Amid sweeping changes to the pensions market, savers are planning to withdraw an average £27,000 from their retirement fund this year, according to our latest research.

Despite fears of a mass clearing out of retirement pots in the wake of this month’s introduction of new pension freedoms, our research suggests that most savers are planning to take an average of just £26,979 from their funds in the 2015/16 tax year.

New freedoms introduced on 6th April mean restrictions on the amount of money that can be withdrawn from a pension fund and the level of guaranteed income savers have access to, have been lifted.

Savers aged 55 and over can now take their whole fund in one go, take smaller Uncrystallised Fund Pension Lump Sums when required or take up to 25% tax free and a regular taxable income from the rest.

Our independent survey of over 2,000 people, part of our ‘Tackling the Savings Gap’ Campaign, also found that only 8% of savers plan to withdraw their entire pension in one lump sum following the changes.

Meanwhile, of those savers who plan to change the way they access their pension as a result of the changes, 53% say they have no plans for any withdrawals this tax year.

True Potential Managing Partner David Harrison said: “With pension freedoms now in place, many savers look set to take advantage of them. Our research shows that on average, savers will take almost £27,000 from their total pension fund this year.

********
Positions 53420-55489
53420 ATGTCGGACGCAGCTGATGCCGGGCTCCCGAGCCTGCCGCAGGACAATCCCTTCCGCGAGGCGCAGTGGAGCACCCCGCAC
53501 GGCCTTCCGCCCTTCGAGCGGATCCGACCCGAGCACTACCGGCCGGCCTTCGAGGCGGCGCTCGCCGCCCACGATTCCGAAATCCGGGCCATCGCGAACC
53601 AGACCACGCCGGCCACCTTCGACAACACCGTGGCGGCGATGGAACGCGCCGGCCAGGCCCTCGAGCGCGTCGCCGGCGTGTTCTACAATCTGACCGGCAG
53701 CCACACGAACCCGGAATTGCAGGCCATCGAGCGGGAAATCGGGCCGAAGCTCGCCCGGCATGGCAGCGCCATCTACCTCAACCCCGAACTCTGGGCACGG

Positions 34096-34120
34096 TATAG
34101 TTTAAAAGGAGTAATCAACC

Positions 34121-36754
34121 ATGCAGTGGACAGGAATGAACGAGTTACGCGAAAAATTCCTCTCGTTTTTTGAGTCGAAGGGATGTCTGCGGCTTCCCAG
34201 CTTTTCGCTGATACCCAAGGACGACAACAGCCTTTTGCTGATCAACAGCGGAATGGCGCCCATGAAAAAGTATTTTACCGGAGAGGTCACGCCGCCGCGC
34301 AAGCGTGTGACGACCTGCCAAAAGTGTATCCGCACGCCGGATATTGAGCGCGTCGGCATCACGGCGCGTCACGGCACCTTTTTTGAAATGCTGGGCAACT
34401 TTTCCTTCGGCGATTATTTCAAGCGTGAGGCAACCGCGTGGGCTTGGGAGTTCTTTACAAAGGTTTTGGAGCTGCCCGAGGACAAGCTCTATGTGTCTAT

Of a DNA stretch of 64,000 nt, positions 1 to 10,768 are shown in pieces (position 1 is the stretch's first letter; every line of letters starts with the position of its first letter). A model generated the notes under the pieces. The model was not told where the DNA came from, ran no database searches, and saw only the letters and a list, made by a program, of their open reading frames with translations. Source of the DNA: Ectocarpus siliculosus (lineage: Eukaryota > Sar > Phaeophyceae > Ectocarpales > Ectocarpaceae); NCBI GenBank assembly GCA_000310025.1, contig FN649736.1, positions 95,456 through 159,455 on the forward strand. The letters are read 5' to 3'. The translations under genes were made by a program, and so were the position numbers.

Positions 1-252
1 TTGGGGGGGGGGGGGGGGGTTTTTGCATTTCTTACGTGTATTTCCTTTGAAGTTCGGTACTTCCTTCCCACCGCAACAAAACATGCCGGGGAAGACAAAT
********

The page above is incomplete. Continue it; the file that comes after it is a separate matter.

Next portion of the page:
“For some people that will be a tax free lump sum while for others it will mean drawdown from the remainder. Giving people the option to decide when they drawdown from their pension and by how much is a positive step as long as they are aware of the effects on the overall fund.

“There have been many scare stories about people exhausting all of their savings in one go. These figures show that this is unlikely to happen. Instead people can approach retirement with new options and aspirations versus the constraints of a fixed, usually poor-performing, annuity.”

Read the latest ‘Tackling the Savings Gap’ report

 

If you’d like to find out more about how the new pension freedoms affect you, speak with your financial adviser. If you do not have an adviser, you can search our directory for your local Wealth Management Partner.

 

Your capital is at risk. Investments can fluctuate in value and you may not get back the amount you invest. Tax rules can change at any time.

Your capital is at risk. Investments can fluctuate in value and you may not get back the amount you invest. Past performance is not a guide to future performance. Tax rules can change at any time.

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